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The program, now in its 13th year, was a great success as students were involved in public service projects, such as tutoring, mentoring and serving meals at a soup kitchen.

Pictured: ASB volunteers read to a young student.

Photo by Justin D. Knight

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Alternative Spring Break 2009: Continuing a Legacy of Service
By Michael Olajumoke

ASB 2009 Volunteers Photo by Justin D. Knight

For years, Howard students have chosen to forgo the usual spring break traditions of rest, sun and fun to give back to various communities. This year proved no different as more than 300 students traveled to communities in Washington, D.C., Detroit, Chicago and New Orleans and volunteered for the Alternative Spring Break (ASB) program. The program, now in its 13th year, was a great success as students were involved in public service projects, such as tutoring, mentoring and serving meals at a soup kitchen.

“I really believe service changes lives,” said Paula Whetsel–Ribeau, Ph.D., the first lady of Howard and the executive director of ASB. “It changes the lives of those serving and those being served."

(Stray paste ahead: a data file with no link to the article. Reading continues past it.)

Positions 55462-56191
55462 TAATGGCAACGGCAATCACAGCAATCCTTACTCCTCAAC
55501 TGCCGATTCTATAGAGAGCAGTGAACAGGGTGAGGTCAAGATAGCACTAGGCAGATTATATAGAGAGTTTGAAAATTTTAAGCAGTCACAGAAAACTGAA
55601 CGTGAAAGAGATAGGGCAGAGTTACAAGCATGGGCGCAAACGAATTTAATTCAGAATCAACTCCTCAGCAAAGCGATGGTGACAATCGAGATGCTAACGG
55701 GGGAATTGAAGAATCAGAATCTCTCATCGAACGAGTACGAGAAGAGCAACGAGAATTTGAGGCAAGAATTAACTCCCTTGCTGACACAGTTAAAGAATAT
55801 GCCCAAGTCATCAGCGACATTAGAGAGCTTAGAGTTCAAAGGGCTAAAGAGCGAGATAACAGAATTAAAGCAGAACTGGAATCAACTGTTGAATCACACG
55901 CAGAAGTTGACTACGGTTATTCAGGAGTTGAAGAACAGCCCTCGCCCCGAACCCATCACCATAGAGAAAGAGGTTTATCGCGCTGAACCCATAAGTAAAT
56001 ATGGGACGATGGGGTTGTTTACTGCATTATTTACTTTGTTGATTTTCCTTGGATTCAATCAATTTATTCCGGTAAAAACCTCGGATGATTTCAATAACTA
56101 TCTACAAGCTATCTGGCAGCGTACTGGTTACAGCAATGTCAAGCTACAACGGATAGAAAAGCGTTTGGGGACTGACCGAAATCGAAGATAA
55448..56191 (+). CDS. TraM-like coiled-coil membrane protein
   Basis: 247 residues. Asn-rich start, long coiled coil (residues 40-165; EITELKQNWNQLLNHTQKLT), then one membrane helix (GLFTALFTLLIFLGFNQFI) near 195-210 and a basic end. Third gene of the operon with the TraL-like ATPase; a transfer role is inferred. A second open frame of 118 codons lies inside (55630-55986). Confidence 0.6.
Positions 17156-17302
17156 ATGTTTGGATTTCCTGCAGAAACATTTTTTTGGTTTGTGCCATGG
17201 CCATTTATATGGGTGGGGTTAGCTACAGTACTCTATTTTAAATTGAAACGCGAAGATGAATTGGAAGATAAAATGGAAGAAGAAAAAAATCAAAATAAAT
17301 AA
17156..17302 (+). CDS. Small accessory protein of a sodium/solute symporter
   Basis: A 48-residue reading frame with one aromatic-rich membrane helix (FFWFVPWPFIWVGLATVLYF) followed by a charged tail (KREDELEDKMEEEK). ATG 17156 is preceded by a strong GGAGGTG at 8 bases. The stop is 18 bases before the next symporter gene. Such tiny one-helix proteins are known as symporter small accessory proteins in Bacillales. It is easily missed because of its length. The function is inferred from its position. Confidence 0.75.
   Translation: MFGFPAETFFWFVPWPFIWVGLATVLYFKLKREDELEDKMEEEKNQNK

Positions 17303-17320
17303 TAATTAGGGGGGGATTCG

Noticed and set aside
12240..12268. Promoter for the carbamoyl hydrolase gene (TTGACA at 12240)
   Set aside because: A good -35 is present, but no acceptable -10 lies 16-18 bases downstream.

The projects focused on major issues affecting the communities in which the students served. For the students in New Orleans, it was continuing to help with the effects of the aftermath of Hurricane Katrina. And in Washington D.C, students worked with various high schools, with a focus on violence and low literacy rates.

In Chicago, students worked with several schools on the South Side of the city and addressed the problem of gun violence in the community. Working with Rev. Dr. Michael L. Pfleger, pastor of the Faith Community of Saint Sabina, the students also lobbied legislators in the state capital, Springfield, for passage of a bill that would require universal backgrounds for any gun purchases in the state.

In Detroit, the students focused on the low graduation rates of African-American high school students, by demonstrating the importance of education. Howard students also worked with the Salvation Army, served food to the homeless and read to school children and their parents.

For Anique Hameed, a freshman Broadcast News major, her experiences with the children made an impression on her. “I wanted the children to know that they are divine, and that they have the power to create change within their environment,” she said. “This trip has broadened my perspective a great deal.”

Ty Axson, a senior journalism major, agreed. "This trip has affected me in all the right ways. It has helped me realize that I need to do more as a college student and that I need to mobilize other Howard students."


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